Mother, midwife, artist: Valerie’s accomplished life

Just another accomplishment to add to her already long list: Valerie Ah Chee with the painting she did for the Armadale Hospital’s maternity ward.
Just another accomplishment to add to her already long list: Valerie Ah Chee with the painting she did for the Armadale Hospital’s maternity ward.

A KELMSCOTT artist and midwife has donated a painting to Armadale Hospital’s maternity ward.

At 41, Valerie Ah Chee was raising six boys, including two AFL stars, when she decided to become a midwife.

A Nyoongar woman like her mother and grandmother before her, Mrs Ah Chee and her family moved to Kelmscott from Derby in 2000.

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While volunteering for Minnawarra House she was asked to promote antenatal care to women at Boodjari yorgas, an Aboriginal women’s health service run out of Armadale Hospital.

“One of the midwives said ‘you’re really good at this, have you considered becoming a midwife because we need more Aboriginal women?’ ” she said.

She graduated from Curtin University with a Bachelors degree in 2015 and finished honing her clinical skills at Armadale this year.

Mrs Ah Chee said being a mother did not help her in her studies.

“I walked in there like, ‘I’ve had six kids, I know everything,’ but I had no idea about the emotional toll and empathy that’s required, plus the science and maths.”

“It was the hardest thing I’ve ever done – bringing up six kids was easy compared to that course.”

Mrs Ah Chee returned to art when she joined a mothers group.

“I did art in school, it was my favourite subject but I hadn’t done it in years,” she said.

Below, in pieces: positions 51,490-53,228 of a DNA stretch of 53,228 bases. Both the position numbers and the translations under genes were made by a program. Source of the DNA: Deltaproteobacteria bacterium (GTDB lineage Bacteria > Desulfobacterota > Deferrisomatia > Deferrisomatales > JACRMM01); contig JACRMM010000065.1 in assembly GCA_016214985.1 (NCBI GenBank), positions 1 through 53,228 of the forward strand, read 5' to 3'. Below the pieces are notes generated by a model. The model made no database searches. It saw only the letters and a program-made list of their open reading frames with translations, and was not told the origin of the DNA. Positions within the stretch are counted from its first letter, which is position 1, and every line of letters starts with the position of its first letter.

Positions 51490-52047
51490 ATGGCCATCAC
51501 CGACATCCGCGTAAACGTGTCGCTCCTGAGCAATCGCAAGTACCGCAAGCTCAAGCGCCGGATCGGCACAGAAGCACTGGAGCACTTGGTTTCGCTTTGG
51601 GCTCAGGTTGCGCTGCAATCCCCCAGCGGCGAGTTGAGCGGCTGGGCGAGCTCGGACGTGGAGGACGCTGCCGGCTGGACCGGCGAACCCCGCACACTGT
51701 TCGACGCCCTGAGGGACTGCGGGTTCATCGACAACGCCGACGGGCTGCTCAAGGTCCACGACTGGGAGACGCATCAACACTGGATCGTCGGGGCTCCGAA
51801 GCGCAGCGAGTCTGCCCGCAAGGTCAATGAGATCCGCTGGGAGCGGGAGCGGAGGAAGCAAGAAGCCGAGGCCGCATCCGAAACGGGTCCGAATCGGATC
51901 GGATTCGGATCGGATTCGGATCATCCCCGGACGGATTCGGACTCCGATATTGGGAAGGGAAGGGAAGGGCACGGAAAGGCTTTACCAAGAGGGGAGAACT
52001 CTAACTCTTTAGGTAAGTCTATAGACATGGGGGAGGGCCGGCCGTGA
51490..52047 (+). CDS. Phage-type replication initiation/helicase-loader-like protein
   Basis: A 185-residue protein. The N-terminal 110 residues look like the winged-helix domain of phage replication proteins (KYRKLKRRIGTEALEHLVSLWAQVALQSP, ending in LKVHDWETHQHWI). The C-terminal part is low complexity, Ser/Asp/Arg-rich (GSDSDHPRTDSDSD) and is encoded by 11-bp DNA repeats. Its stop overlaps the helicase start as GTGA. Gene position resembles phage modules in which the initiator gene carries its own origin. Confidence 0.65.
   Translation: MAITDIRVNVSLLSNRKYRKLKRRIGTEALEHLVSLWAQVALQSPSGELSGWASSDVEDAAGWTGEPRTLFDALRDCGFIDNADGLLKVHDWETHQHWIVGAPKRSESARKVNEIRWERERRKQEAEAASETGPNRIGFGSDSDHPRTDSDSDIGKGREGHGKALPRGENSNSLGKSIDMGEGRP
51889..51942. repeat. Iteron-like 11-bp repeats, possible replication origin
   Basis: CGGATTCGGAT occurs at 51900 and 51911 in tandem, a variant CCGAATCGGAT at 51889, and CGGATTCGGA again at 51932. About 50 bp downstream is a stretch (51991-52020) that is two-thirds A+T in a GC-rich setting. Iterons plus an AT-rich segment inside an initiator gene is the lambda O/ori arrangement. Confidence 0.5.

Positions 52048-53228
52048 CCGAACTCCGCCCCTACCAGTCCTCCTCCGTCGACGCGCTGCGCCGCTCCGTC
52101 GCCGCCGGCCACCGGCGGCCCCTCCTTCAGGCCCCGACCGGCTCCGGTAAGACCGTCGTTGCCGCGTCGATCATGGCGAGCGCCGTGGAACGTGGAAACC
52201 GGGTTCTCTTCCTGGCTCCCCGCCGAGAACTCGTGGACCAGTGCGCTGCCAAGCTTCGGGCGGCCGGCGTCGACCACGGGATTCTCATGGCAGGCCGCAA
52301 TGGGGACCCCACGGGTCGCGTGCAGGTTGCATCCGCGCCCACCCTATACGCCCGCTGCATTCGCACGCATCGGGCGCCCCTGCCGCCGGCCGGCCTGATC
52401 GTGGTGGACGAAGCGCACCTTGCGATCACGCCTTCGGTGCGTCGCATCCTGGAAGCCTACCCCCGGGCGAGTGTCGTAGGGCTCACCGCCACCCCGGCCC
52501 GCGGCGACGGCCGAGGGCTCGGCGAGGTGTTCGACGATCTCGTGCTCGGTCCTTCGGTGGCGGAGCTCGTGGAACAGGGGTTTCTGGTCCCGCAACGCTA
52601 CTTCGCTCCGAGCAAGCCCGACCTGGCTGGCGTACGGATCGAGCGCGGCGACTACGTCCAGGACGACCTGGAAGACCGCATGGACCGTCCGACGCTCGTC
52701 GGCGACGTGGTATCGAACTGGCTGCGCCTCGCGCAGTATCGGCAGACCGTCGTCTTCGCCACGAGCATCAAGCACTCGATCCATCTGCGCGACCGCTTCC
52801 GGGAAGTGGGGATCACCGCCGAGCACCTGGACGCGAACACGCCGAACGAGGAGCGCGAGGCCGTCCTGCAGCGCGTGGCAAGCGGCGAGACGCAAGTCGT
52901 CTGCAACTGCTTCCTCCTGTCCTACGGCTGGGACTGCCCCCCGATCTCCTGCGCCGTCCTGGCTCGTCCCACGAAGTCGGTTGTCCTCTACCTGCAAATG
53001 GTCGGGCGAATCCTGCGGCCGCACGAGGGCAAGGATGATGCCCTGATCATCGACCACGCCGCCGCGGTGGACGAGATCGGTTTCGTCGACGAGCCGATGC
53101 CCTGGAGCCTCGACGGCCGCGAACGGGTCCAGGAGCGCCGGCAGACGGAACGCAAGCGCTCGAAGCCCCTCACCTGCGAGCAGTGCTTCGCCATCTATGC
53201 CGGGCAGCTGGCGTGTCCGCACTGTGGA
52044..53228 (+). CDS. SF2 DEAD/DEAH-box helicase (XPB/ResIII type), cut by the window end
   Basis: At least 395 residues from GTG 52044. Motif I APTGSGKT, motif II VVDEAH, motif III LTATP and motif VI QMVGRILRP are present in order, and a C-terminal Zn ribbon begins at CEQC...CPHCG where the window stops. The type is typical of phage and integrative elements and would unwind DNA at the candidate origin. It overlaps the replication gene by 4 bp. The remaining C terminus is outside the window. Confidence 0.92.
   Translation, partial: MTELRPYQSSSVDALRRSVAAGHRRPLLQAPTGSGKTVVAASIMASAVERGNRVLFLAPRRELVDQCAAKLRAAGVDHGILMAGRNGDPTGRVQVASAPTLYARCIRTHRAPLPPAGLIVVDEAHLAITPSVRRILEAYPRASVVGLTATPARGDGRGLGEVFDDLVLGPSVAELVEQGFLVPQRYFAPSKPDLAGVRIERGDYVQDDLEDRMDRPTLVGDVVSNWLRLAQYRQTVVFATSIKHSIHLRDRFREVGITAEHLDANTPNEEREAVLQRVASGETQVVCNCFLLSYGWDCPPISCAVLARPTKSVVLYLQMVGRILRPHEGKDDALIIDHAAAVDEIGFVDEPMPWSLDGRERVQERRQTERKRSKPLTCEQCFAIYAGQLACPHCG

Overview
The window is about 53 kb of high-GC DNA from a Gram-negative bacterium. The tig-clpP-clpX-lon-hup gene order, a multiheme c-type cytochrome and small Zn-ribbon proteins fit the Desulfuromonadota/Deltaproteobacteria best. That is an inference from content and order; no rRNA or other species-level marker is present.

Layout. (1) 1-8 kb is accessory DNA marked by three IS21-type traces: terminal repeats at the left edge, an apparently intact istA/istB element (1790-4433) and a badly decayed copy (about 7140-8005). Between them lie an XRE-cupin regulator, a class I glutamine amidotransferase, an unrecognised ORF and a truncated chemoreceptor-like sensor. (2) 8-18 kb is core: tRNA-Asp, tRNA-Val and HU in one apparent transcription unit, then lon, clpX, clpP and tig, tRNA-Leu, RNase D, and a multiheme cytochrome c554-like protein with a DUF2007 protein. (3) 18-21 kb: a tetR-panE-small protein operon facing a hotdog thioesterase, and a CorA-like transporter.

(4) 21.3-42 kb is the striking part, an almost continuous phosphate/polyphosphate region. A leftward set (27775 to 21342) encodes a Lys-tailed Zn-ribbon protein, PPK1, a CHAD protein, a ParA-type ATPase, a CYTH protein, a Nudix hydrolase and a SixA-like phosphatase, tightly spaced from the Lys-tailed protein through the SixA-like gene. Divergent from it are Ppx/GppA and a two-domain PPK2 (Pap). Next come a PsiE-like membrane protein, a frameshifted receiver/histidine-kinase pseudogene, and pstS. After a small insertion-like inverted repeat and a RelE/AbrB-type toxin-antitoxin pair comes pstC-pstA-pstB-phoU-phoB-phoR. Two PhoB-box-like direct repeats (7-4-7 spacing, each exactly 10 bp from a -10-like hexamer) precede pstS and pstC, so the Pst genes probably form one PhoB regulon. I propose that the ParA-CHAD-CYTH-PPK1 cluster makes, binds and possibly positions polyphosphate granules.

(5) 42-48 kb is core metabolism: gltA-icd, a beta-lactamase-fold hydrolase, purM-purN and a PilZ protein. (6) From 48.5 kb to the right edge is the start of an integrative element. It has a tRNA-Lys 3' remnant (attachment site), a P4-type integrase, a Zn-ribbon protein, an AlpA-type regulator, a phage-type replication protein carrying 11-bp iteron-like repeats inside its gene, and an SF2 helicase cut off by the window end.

Her teacher encouraged her to explore her Aboriginal heritage through her art.

“I began to tell my story as a woman and then other stories, of daughters and sisters and my Mum, who they were, going back generations,” she said.

She painted a family portrait for a co-worker and was soon taking commissions.

“I’d ask them their stories and try to put that onto canvas,” she said, “They’re always individual, we’ve all got a story to tell but also common things we share as women.”

BreastScreen WA commissioned Mrs Ah Chee to illustrate their pamphlet on women’s health.

She also designed the Guernsey for son Brendon’s AFL team Port Adelaide, for the 2014 indigenous round.

Despite being proud of all her sons’ achievements Mrs Ah Chee said it was more important they loved what they were doing.

“All that training and commitment, it was a proud moment for all of us to see them finally get what they wanted.”

Mrs Ah Chee said her parting gift to Armadale Hospital represented more than a painting.

“I was born at the old Armadale Hospital on Church Avenue, the only girl in a room full of boys – the story of my life,” she said

Her daughter and granddaughter were also born at Armadale.

“I thought it’d be nice for women to have something colourful instead of all that white, but also something that represents culture for Aboriginal women giving birth that says you’re not alone, there have been women like you here before you.”

“Having my painting hanging there, it’s like a continuous investment, a part of me into our daughters’ futures.”